tips choosing the right birdcage best cage parakeets canary parrot
tips choosing the right birdcage best cage parakeets canary parrot

Tips for choosing the right birdcage

You are probably very excited about your new bird. Congratulations!

However, your excitement may be somewhat dampened when you see the range of different bird cages, overwhelmed by all the different types and sizes of cages, with the price varying considerably depending on which one you choose.

Small cages range from €35 to €100, while larger ones sell for between €200 and €300.

Of course, there are also more expensive models. A custom-designed, top-quality solid brass cage will cost up to €3,000.

But whatever your budget, there are certain standards that a safe, comfortable cage must meet. This post gives you an overview of things to consider when selecting your bird cage.


Although many of us would say that we would like to live in a bigger house, bigger is not always the best choice when it comes to birds.

The size of the cage you choose should directly correlate to the size of the bird you have.

Smaller birds such as parakeets and finches should have smaller cages, while larger birds such as parrots and macaws need larger cages.

It is obvious that large birds, such as parrots and macaws, need more space than smaller canaries and finches, but all birds need some room to stretch out.

A good rule of thumb is to give your bird two to three times their wingspan in width and for the length three times their height from head to tail.

Certain birds require different cages. Some birds are more active than others and want space to move around, while some do not feel comfortable in an open space. Read our article on choosing the right pet birdfor more information.

One thing to consider when buying a cage is to make sure it is not made of lead or zinc, which can be harmful to your bird. Older cages were made from these materials before manufacturers were aware of the dangers.

We recommend these cages for solitary birds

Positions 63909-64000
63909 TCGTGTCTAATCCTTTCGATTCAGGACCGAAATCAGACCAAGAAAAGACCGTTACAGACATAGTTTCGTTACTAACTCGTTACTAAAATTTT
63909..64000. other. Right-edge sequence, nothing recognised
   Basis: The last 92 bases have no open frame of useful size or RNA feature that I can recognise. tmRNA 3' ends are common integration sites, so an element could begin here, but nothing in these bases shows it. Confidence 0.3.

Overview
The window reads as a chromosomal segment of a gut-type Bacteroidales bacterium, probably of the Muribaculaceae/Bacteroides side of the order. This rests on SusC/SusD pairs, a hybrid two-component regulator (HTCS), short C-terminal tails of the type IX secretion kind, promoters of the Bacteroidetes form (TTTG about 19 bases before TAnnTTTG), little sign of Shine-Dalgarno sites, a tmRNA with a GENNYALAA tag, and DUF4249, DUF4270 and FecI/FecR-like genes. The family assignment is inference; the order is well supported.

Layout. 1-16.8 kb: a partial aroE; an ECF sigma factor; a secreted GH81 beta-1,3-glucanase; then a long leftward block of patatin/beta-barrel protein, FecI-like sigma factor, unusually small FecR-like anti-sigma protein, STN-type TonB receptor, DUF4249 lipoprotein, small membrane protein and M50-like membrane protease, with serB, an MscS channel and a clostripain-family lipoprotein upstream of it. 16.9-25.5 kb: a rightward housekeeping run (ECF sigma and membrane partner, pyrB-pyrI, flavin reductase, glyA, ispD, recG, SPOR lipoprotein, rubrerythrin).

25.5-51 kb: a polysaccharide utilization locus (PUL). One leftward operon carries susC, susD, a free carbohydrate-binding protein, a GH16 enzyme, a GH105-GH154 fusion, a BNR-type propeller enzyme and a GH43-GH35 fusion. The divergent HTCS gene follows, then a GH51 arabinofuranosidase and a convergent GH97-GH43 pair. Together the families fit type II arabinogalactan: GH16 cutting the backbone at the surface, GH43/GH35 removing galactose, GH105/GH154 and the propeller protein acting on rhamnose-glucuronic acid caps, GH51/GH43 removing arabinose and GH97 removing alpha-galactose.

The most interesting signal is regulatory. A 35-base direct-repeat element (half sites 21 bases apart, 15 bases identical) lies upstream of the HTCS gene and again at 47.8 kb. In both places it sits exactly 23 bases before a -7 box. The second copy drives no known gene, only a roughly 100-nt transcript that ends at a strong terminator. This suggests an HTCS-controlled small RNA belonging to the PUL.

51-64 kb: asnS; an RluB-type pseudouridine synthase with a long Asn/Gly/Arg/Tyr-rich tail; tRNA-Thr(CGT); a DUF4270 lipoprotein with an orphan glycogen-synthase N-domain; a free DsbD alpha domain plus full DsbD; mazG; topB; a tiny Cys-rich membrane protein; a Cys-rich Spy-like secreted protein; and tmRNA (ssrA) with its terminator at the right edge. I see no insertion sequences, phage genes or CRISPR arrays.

The following cages are for sale on (links open in new tab):

Birdcage accessories

Your birdcages should have enough toys and levels for your bird to enjoy itself.

When you choose your birdcage, make sure you choose one that you can add accessories to over time.

Some items that are popular for bird toys are mirrors, bells, swings and ladders.

Just like dogs, cats and even humans get tired of toys after a while, birds can get bored too. Switching them on and off is a good way to keep your bird happy and entertained.

In addition to toys, add some perches so your bird has a few places to hang out. Find some perches made from untreated branches of bird-friendly trees, such as willow or hazelnut.

Birds like uneven branches because they allow exercise and keep nails trimmed.

If you need advice on how to keep the perches and toys apart, ask a member of staff at your local pet shop.

It is usually a good idea to buy your food bowls together with your cage to make sure they are compatible.

Make it firm

You want your birdcage to be sturdy. When you choose one, check that the threaded rods can withstand the wear and tear your bird will put on them.

Large birds, such as macaws and cockatoos, need very strong cages because they exert more pressure on the cage. Metal cages will hold up better than their plastic counterparts.

Rod distance is also something to consider. The spaces should not be so wide that the bird can slip through or advance or get its foot caught in between.

Birds are inquisitive creatures, so you want to make sure that the cage does not give them the opportunity to pinch their foot or head during a moment of exploration. Although you can find doors that open vertically, it is recommended that you choose a folding or swinging cage door.

Keep it clean

Keeping your birdcage clean is one of the most important responsibilities of owning a bird. Look for a cage that is easy to clean, with surfaces that you can wipe down and drawers, trays and grids that you can easily open and remove for cleaning.

Many cages have a grid at the bottom so the waste from your birds falls through and your bird does not stomp around in its own dirt.

When you buy a baby bird, it is smart to put down some padding in case they fall. Newspapers and soft towels are sufficient.

Location, location, location

If you are wondering where to place your birdcage in your home, consider a place with enough traffic so that your bird will not get lonely.

Both you and your bird want to communicate with each other, so putting the cage in the bedroom or in the basement is not always the best choice if it is rarely accessed.

Although a kitchen gets a lot of people and attention, you should not place your cage here. Cooking fumes and gas can be dangerous for your bird.

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